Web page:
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I’ve been traveling around the world with my mom for two decades. During that time we’ve visited Australia, England, China, Cambodia, and France, to name just a few of the destinations on our ever-growing list.

But age is starting to slow her down (only a bit!), and though she’s still eager to continue our explorations of new countries and cultures, we’ve had to make some adjustments to our travel style. For example, with Mom now using a wheelchair much of the time, we take accessibility into consideration when booking hotel rooms and exploring tourist sites.

I know that many of my readers have parents with mobility issues similar to Mom’s or other health concerns (such as dementia) that may make travel with aging parents seem difficult or even impossible. So I was thrilled to talk with Thomas Stern, whose company, Assisted Vacation, specializes in helping this population.

Valerie Grubb (VG): What exactly is an “assisted vacation”?

Thomas Stern Assisted LivingThomas Stern (TS): Physical or cognitive limitations in older age can make vacation and travel difficult. With an assisted vacation, skilled and caring staff provide planning services and on-vacation support for individuals who value the quality of life and adventure that travel provides but require physical or social support to maximize its benefits.


(VG): How long has your company been around, and what motivated you to start this business?

(TS): Our company has been in operation since December 2011. As a former family caregiver for my two grandparents (who both had dementia), I developed this model of service after identifying my personal need for a vacation. My research in graduate school and my time as a healthcare coordinator at an adult day care showed that many others wish to include their elderly loved ones on holiday as well.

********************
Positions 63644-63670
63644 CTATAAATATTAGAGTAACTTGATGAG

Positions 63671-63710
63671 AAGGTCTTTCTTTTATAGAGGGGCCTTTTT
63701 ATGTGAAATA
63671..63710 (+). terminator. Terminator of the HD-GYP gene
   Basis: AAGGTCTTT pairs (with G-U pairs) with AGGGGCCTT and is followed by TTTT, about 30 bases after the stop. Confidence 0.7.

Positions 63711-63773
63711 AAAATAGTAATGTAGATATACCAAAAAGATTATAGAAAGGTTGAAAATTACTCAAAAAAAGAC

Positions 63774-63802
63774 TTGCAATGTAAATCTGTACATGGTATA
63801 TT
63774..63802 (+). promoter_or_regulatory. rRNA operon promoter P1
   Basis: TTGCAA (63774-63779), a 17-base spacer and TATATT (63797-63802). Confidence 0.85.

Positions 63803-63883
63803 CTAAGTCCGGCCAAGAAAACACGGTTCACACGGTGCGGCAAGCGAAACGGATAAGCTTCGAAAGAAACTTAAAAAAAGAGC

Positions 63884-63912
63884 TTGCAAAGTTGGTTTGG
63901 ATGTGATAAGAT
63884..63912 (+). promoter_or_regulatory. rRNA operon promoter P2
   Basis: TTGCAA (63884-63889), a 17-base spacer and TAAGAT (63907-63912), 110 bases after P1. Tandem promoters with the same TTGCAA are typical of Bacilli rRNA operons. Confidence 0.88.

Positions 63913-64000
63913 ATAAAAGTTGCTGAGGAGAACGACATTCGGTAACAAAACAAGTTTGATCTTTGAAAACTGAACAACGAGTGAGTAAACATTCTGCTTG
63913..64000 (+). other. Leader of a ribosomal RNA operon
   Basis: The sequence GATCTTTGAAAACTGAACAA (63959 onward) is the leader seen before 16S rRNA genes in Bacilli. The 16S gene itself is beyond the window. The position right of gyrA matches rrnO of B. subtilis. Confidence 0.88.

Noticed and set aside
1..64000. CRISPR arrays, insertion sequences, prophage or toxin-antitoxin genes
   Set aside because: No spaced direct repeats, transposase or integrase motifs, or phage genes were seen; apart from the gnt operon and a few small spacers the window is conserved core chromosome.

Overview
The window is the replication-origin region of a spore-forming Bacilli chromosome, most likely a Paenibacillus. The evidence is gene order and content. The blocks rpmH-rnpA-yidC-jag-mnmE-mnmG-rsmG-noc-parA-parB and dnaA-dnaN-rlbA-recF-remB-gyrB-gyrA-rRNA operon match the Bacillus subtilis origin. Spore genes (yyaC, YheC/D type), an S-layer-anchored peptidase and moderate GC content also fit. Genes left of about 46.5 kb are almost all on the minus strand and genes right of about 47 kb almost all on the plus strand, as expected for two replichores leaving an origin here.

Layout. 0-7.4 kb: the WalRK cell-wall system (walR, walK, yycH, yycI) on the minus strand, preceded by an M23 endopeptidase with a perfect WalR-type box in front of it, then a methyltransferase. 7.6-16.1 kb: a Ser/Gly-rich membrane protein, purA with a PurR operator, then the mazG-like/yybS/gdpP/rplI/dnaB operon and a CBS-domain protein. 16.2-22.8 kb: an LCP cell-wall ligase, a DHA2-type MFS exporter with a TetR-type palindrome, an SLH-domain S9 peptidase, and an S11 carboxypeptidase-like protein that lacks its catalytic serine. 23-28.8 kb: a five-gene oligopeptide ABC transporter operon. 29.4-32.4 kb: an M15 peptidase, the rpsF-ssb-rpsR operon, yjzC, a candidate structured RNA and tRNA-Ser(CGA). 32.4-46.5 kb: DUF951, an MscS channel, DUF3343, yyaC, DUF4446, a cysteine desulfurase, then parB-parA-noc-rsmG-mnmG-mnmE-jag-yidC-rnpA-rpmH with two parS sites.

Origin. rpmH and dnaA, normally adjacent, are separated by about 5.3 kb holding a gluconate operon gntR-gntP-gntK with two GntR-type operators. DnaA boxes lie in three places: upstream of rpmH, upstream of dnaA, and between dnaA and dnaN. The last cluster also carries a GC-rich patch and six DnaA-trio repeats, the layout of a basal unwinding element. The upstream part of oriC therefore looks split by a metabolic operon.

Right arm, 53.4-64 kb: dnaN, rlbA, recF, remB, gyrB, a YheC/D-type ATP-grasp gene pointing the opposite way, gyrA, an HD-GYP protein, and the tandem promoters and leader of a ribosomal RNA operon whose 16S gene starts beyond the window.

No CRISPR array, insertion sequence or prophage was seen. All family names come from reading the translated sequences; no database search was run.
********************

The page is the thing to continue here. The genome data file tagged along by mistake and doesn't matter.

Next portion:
(VG): Tell me about your first customers.

(TS): My first customers were Sandra and Dennis, two successful engineers who were spending their early retirement traveling all over the world until Dennis suffered a hip fracture after a fall. When their children planned a family reunion at the beach, Sandra and Dennis were determined to go—and so they contacted me.

sitting on porchI met them at their home and drove them in their van (filled with presents for the grandchildren—and medical equipment such as oxygen tanks and an electric wheelchair for Dennis) to the shore. We stayed there for two weeks, and during that time I assisted them with their medical needs and personal care. But we also connected through shared personal stories and amazing meals, including an amazing Key lime pie that Dennis made (which is the standard by which I now judge all Key lime pies).


(VG): How can assisted vacations be especially beneficial to seniors and their adult children who are traveling together?

(TS): Our clients tell us that they find our services valuable because without our support, they would not attempt to travel for holiday. Our mission is to improve their quality of life, and our services make taking a vacation possible for individuals who may have dementia or physical limitations. For us, it’s all about helping our clients make great memories on vacation!


(VG): How has working in this field changed your perceptions of travel and the elderly?

(TS): Before our services existed, it was hard to imagine that an individual with Alzheimer’s disease or physical impairment could take a vacation with his or her loved ones. Our experience has shown that not only is it possible for elders to take a holiday, but that their health and wellness can improve as a result of it.


Is your interest piqued? Come back tomorrow for the second half of this interview and learn even more about assisted vacations!